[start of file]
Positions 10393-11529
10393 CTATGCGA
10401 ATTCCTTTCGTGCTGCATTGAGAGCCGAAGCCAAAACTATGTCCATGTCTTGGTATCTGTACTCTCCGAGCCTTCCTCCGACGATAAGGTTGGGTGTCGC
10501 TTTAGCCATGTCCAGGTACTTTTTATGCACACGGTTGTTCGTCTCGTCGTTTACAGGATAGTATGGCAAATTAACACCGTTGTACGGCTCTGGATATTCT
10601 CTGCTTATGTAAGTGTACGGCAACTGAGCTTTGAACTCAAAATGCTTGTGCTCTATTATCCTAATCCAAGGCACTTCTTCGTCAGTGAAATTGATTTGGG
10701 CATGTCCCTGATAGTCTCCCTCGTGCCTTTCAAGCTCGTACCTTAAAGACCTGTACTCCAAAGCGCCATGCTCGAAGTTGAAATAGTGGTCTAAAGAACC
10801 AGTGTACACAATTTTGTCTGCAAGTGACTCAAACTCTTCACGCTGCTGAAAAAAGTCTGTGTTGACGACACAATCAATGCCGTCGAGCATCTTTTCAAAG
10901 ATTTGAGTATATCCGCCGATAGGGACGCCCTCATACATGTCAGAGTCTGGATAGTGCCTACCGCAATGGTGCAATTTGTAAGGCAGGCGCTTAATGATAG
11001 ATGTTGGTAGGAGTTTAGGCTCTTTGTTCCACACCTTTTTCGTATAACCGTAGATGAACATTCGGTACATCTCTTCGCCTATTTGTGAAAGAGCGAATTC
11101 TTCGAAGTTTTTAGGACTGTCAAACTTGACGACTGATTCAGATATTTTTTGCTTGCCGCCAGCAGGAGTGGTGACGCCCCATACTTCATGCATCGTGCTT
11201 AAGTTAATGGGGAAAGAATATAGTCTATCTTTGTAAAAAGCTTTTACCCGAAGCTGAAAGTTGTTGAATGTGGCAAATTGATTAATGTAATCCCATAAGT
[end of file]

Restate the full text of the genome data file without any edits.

Positions 10393-11529
10393 CTATGCGA
10401 ATTCCTTTCGTGCTGCATTGAGAGCCGAAGCCAAAACTATGTCCATGTCTTGGTATCTGTACTCTCCGAGCCTTCCTCCGACGATAAGGTTGGGTGTCGC
10501 TTTAGCCATGTCCAGGTACTTTTTATGCACACGGTTGTTCGTCTCGTCGTTTACAGGATAGTATGGCAAATTAACACCGTTGTACGGCTCTGGATATTCT
10601 CTGCTTATGTAAGTGTACGGCAACTGAGCTTTGAACTCAAAATGCTTGTGCTCTATTATCCTAATCCAAGGCACTTCTTCGTCAGTGAAATTGATTTGGG
10701 CATGTCCCTGATAGTCTCCCTCGTGCCTTTCAAGCTCGTACCTTAAAGACCTGTACTCCAAAGCGCCATGCTCGAAGTTGAAATAGTGGTCTAAAGAACC
10801 AGTGTACACAATTTTGTCTGCAAGTGACTCAAACTCTTCACGCTGCTGAAAAAAGTCTGTGTTGACGACACAATCAATGCCGTCGAGCATCTTTTCAAAG
10901 ATTTGAGTATATCCGCCGATAGGGACGCCCTCATACATGTCAGAGTCTGGATAGTGCCTACCGCAATGGTGCAATTTGTAAGGCAGGCGCTTAATGATAG
11001 ATGTTGGTAGGAGTTTAGGCTCTTTGTTCCACACCTTTTTCGTATAACCGTAGATGAACATTCGGTACATCTCTTCGCCTATTTGTGAAAGAGCGAATTC
11101 TTCGAAGTTTTTAGGACTGTCAAACTTGACGACTGATTCAGATATTTTTTGCTTGCCGCCAGCAGGAGTGGTGACGCCCCATACTTCATGCATCGTGCTT
11201 AAGTTAATGGGGAAAGAATATAGTCTATCTTTGTAAAAAGCTTTTACCCGAAGCTGAAAGTTGTTGAATGTGGCAAATTGATTAATGTAATCCCATAAGT